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Confused About Beans? Consider These Tips

Wed., Feb. 26, 1997, midnight

Here are some tips for buying and using beans:

When buying beans, look for smooth, whole beans. Old beans take a long time to soften, and sometimes they never get soft.

Store dried beans in an airtight container in a cool, dry place. Do not refrigerate until you are ready use them.

Before preparing the beans, carefully sort through them and remove any shriveled beans and non-bean materials that may have sneaked in.

A pound of dry packaged beans equals about 2 to 2-1/2 cups dry beans, or 5 to 6 cups cooked beans. A 16-ounce can of beans contains about 1-2/3 cups.

Thoroughly rinse dried beans before soaking. For the traditional method, soak the beans in cold water for 10 to 12 hours or overnight. Use at least three to four times as much water as beans. To improve digestibility, change the water frequently.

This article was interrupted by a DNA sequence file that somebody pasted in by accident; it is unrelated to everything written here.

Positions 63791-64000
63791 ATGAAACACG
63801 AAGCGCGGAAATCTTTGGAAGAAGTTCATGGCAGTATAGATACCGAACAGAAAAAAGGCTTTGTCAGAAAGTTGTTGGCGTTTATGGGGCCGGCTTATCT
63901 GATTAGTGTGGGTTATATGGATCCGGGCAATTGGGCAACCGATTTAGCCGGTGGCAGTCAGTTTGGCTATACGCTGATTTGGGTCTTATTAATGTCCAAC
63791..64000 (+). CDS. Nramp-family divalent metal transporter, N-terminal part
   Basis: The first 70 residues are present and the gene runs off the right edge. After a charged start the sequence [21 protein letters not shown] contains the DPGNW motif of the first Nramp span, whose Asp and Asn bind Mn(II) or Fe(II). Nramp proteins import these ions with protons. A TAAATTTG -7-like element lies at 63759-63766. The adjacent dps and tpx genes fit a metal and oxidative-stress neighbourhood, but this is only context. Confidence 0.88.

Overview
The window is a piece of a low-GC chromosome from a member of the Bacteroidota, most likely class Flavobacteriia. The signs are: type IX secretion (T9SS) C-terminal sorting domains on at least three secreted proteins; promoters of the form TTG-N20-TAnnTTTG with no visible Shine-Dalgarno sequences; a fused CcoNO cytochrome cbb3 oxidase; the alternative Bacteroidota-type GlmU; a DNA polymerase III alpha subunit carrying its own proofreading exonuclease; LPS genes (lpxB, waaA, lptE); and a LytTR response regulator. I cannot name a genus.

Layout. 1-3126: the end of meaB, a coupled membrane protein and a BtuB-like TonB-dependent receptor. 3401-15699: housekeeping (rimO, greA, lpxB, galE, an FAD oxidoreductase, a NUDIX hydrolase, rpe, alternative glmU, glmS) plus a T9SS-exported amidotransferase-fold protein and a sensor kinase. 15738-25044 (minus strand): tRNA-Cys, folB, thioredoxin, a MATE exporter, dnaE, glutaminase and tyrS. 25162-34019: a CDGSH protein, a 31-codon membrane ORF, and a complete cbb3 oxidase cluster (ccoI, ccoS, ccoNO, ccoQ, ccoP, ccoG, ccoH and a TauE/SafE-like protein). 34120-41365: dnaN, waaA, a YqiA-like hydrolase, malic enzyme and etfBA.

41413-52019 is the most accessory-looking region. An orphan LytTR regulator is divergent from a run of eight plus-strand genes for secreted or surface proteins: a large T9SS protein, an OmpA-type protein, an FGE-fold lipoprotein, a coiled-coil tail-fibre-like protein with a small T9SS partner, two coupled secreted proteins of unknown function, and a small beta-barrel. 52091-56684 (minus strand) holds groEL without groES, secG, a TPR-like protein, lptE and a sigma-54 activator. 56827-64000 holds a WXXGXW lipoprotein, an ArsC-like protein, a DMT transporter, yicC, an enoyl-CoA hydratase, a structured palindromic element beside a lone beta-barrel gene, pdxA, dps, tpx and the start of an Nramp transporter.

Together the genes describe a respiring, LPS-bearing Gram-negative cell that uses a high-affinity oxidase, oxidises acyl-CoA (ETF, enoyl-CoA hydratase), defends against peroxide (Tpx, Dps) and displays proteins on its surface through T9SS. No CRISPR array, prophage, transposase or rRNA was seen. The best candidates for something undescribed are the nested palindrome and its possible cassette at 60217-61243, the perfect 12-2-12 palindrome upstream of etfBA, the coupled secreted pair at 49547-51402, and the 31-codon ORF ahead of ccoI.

For the quick method, cover the beans with 2 inches of boiling water. Boil for two to three minutes. Cover and let soak for one to four hours.

After soaking the beans, cover with water and bring the mixture to a boil. Reduce the heat and simmer slowly to prevent the skins from breaking, adding more water as necessary to keep the beans covered.

Altitude, the hardness of water and the age of the beans will affect the length of the cooking time. Do not add salt, baking soda or acidic foods (such as tomatoes and lemon) until after the beans are at least partially cooked, as they toughen the skins and slow down the absorption of water (lengthening the cooking time).

If you are not going to use the beans immediately, drain them while they are hot and store the beans in the refrigerator for four to five days. You can also place the drained beans in small containers and freeze.

Beans can be used to thicken soup. Just drain and rinse a 15-ounce can of beans, puree in a blender or food processor and add to thicken 4 to 6 cups of soup.


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